Relaxing during the talk
I share a few anecdotes with them about my own experience working with the heads and educators of the schools. I tell them about the chronic truant high school boy who jumped over the fence during interval just to come and have a meal. I share with them the story of teachers who cannot wait to get to school at 7h00 on a Monday morning, just to feed a few of their learners whom they know probably did not have a meal over the weekend.  What is the biggest lesson for me, I said, is the hope and resilience that these school communities display despite all their challenges and all the expectations of civil society and the state on them. Al Pacino’s stirring speech “Inch by Inch” from the movie, Any given Sunday, provides the perfect finale to the talk, I think.

Small world - I meet the son of the Prof. Badroodien, the supervisor of Adam Cooper, Ph.D student at  Univ. Stellenbosch and alumnus of Westerford. Badroodien Junior = back, far right.
 I thoroughly enjoyed paying homage to the educators of the Lavender Hill-Steenberg belt. In fact, I announced my talk to most of my colleagues and they wished me well. I also told a few Grade 12 learners at Lavender Hill High of my lecture focus and one girl chirped: 'Yoh, Os is famous' and her friends showed their pleasure openly. This I too, shared with my audience and we shared a warm, laughing moment. At the start of the lecture I asked the learners to indicate who knew where Lavender Hill is. During both sessions, about 50% of the learners knew where Lavender Hill is. This revelation made me realize that we don’t know ourselves and there are many invisible communities because they are situated on the periphery of our city and on our mental maps. I remind the learners we are a young country, only 18 years old and like typical 18 year olds, we are still grappling with our new identities, our new lives, making new friendships, examining how we relate with others – we are still as vulnerable. But we can reach out – in real ways – to break down the fences.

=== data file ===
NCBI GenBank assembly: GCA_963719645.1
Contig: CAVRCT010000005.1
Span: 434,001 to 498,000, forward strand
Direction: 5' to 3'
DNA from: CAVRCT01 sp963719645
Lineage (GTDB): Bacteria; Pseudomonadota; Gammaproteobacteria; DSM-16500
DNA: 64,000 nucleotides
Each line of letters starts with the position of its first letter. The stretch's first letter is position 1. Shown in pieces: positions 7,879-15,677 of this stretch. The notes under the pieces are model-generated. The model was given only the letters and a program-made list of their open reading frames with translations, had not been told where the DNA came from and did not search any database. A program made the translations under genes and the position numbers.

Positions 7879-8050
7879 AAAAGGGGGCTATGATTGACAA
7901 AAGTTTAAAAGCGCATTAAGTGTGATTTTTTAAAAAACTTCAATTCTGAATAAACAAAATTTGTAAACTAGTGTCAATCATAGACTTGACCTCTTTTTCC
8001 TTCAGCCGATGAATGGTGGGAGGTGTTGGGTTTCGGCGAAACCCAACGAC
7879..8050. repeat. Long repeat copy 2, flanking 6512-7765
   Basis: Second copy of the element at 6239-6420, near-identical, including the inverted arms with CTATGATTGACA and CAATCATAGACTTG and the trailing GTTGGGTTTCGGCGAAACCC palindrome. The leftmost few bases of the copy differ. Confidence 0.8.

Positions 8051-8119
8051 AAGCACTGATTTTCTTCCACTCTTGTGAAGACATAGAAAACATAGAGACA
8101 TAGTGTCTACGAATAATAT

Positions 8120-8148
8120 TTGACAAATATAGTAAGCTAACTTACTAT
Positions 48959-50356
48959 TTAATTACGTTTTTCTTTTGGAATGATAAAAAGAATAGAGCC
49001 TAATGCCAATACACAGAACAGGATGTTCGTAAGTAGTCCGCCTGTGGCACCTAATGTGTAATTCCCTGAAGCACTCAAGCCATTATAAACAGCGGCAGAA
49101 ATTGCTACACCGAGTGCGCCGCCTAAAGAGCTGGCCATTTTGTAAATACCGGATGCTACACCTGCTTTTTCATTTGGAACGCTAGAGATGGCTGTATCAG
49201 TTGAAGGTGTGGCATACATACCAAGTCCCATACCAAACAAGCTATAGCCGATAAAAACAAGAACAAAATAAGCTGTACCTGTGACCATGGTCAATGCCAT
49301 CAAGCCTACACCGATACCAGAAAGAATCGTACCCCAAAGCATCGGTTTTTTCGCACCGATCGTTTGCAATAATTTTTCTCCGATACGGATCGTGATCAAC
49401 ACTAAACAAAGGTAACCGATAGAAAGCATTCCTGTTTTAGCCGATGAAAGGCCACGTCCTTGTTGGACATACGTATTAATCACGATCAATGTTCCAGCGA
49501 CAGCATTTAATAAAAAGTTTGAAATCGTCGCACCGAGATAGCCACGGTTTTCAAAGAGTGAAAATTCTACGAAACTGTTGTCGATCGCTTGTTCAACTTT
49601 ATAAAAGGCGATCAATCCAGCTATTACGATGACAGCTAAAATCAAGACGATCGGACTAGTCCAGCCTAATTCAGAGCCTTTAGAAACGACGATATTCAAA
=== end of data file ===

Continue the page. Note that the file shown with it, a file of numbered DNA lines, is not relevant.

Westerford learners during the talk, 3D Reflections
When I return to the office, my colleagues can’t wait to hear the feedback. I rave about the warm reception I received, the  comfortable rhythm evident at the school and the disciplined, engaging sessions I had with the learners during the lecture. When I share that about half of the learners don’t know where Lavender Hill is – although they know Muizenberg that is situated about 10km from the area, they are not too suprised.
We live such sheltered lives, I said. Yes, says Irene, they probably travel via the M3 to Muizenberg. And then I get another lesson, this time from Irene.

The talk is still on track here with my Westerford audience
“I too come from a sheltered life,” said Irene. I only became exposed to other communities in 1996 when I came to work at Mitchell’s Plain. I was terrified, fearful. But then I realized my fears are unfounded; in fact, I thoroughly enjoyed working in the schools there, having some of my best experiences. If I have a choice now, I would choose to work in our poor community schools.”

end of talk and my hosts leave for their next lecture

My day was made. Thanks to Keith, I have grown another inch and I share that inch with Westerford Learners and the Lavender Hill-Steenberg communities.
Keith Niekerk and Fadia - two educators at Westerford.